• P2: The price of a bushel corn on international markets.
  • P3: The price of a square meter of linen on international markets.
  • w(n), n = E, P: The wage.
  • r(n), n = E, P: The rate of profits.
  • p1(n), n = E, P: The domestic price of steel.
  • p1(n)a1,2(n)(1 + r(n)) + a0, 2(n) w(n), n = E, P: The cost of producing a bushel corn domestically.
  • p1(n)a1,3(n)(1 + r(n)) + a0, 3(n) w(n), n = E, P: The cost of producing a square meter of linen domestically.

Table 3 shows the value of each of these variables. Firms will not produce commodities when their cost of producing it exceeds what it can be purchased for on international markets. Accordingly, England specializes in producing linen and the necessary steel at these prices. Portugal produces corn and linen. The domestic price of steel and wages are such that firms cannot make extra profits in steel, corn, or iron production.

Table 3: Trade in Consumer Goods
VariableEnglandPortugal
P2$6 per Bushel
P3$2/3 per Sq. Meter
w(n)$19/32 Person-Yr.$117/286 per Person-Yr.
p1(n)$35/64 per Ton$69/88 per Ton
p1(n)a1,2(n)(1 + r(n))
+ a0, 2(n) w(n)
$127/32 per Bushel$6 per Bushel
p1(n)a1,3(n)(1 + r(n))
+ a0, 3(n) w(n)
$2/3 per Sq. Meter$1869/2200 per Sq. Meter

The ratio of the prices of linen and corn are a key variable here. Countries specialize in the consumer commodity in which relative international prices exceeds the domestic relative price, as calculated under autarky. Since the rate of profits is positive, relative domestic prices differ from the slope of the autarkic PPF. That is, the relative autarky price is what determines comparative advantage, in some sense. But the slope of the autarkic PPF is important in analyzing whether gains from trade are positive or negative.

The possibility of foreign trade in consumer goods has made consumers in England worse off, in a comparison of stationary states. The English PPF is rotated inwards, when firms specialize as induced by these prices. Consumers in Portugal, on the other hand, are better off. Their PPF is rotated outwards.

4.0 Trade in Steel, Corn, and Linen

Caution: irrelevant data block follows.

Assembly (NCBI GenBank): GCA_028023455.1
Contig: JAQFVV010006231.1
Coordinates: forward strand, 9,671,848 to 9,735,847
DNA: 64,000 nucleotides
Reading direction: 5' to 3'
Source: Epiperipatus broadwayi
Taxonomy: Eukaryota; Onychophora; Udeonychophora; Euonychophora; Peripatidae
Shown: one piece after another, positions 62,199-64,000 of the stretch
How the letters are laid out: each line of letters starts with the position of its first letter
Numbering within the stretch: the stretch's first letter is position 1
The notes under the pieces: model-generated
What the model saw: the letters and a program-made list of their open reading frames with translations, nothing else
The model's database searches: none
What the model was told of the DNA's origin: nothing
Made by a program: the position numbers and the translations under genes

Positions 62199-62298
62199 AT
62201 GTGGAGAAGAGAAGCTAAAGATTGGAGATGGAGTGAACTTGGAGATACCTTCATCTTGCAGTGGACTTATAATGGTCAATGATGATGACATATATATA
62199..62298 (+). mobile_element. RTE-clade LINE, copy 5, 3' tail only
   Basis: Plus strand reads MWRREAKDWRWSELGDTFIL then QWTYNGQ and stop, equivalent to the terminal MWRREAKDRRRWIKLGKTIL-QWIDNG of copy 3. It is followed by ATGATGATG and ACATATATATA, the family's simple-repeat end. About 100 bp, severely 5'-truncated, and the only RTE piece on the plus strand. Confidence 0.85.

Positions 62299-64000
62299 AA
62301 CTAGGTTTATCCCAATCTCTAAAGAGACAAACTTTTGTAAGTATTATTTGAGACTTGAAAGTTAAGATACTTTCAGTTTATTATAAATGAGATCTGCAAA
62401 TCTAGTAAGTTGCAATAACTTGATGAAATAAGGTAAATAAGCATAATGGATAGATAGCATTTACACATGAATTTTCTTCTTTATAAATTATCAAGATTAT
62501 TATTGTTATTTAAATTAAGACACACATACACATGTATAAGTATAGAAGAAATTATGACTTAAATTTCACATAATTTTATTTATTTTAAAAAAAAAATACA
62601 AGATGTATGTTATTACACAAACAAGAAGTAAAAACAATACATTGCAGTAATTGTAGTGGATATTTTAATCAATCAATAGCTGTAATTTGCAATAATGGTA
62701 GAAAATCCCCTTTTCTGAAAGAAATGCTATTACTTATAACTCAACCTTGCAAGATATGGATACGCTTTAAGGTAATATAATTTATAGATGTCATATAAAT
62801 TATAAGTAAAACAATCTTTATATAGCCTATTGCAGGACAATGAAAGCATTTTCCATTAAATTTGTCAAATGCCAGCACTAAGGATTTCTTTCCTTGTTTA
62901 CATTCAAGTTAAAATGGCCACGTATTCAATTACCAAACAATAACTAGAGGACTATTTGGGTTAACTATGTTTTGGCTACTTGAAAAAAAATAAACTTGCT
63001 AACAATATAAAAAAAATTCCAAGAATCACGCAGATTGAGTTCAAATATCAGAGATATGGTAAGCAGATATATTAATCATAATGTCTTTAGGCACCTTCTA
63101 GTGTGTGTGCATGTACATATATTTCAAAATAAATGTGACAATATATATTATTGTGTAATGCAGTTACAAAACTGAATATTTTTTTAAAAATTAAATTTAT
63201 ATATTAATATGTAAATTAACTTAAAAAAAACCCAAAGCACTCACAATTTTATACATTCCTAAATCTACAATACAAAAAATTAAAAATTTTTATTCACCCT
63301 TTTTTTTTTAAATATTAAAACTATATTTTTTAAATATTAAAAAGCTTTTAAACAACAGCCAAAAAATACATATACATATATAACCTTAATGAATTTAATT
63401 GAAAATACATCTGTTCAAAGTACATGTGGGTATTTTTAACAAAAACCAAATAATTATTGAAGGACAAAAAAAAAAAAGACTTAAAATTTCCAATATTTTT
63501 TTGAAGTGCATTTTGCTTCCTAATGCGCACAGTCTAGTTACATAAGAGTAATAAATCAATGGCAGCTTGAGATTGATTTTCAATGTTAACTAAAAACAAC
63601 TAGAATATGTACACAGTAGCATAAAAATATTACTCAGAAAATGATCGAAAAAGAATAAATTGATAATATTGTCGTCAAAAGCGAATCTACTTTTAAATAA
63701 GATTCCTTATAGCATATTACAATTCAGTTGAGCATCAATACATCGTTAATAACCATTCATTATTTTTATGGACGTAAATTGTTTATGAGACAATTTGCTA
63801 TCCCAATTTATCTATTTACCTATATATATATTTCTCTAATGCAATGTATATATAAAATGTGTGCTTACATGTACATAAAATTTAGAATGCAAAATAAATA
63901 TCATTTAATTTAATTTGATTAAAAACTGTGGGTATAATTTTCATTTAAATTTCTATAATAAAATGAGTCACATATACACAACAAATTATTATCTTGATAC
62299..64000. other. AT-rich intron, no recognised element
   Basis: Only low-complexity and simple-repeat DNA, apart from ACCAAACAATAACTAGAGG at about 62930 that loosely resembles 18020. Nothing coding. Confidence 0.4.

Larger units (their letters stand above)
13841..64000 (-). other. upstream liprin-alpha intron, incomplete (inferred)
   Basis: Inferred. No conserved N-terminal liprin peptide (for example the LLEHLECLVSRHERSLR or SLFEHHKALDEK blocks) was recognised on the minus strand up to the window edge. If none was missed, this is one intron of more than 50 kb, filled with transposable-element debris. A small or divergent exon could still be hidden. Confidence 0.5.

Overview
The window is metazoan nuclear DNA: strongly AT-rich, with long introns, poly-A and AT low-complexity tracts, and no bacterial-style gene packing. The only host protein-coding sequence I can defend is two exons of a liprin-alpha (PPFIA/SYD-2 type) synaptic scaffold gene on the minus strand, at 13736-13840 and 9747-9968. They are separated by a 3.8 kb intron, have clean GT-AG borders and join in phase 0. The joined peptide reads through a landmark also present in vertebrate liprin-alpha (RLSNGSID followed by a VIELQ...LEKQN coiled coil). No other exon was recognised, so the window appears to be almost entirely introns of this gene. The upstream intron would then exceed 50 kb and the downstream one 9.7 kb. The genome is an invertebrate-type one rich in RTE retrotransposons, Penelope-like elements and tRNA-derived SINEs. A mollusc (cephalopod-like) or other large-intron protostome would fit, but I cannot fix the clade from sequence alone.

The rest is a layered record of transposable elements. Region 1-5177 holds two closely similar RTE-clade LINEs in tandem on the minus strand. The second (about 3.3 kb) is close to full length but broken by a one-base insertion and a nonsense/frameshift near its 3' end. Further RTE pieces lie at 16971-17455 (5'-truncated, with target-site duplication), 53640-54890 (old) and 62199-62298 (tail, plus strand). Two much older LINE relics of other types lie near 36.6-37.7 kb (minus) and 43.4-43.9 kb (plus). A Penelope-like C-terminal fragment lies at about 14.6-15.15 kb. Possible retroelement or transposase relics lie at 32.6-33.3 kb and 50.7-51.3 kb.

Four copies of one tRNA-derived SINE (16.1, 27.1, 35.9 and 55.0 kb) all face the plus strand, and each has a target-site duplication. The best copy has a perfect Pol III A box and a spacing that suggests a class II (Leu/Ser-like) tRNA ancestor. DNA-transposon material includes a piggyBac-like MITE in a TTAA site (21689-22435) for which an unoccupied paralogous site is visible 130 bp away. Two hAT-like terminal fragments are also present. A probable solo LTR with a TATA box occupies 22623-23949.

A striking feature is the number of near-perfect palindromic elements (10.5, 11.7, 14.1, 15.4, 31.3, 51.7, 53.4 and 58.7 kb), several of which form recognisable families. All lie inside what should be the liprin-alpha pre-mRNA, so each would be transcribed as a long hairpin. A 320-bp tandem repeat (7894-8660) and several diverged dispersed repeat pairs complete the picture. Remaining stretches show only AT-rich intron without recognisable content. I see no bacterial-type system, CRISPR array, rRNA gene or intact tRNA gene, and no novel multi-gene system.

I now assume trade is possible in all goods, including the capital good. Let P1 be the price of steel on international markets. Cost of domestic production are modified in the obvious way in Table 4.

Table 4: Trade in Capital and Consumer Goods
VariableEnglandPortugal
P1$10/9 per Bushel
P2$6 per Bushel
P3$2/3 per Sq. Meter
w(n)$14/27 Person-Yr.$1/2 per Person-Yr.
P1a1,1(n)(1 + r(n))
+ a0, 1(n) w(n)
$34/27 per Bushel$10/9 per Bushel
P1a1,2(n)(1 + r(n))
+ a0, 2(n) w(n)
$6 per Bushel$143/18 per Bushel
P1a1,3(n)(1 + r(n))
+ a0, 3(n) w(n)
$2/3 per Sq. Meter$47/45 per Sq. Meter

England specializes in the production of corn and linen, and Portugal specializes in the production of steel. Firms in England obtain the steel they need to continue production by trading corn and linen in foreign trade. Likewise, consumers in Portugal obtain corn and linen from firms selling the surplus steel product in foreign trade. No firm incurs extra costs or obtains extra profits in any process which they operate. And operated process would incur extra costs.

The opening up of foreign markets in steel has made England better off, both in comparison to autarky and in comparison with foreign trade only being possible in consumer goods. (Although it is difficult to see in Figure 1, the intercept of the PPF, for trade in all commodities, with the ordinate strictly exceeds the intercept for the other PPFs). The opening up of foreign trade in steel has made Portugal worse off, as compared to trade only in consumer goods. Whether the Portuguese are better off as compared to autarky is ambiguous. It depends on the consumption basket.

5.0 Conclusion

Why, oh why, do mainstream economists teach untruths about the theory of trade?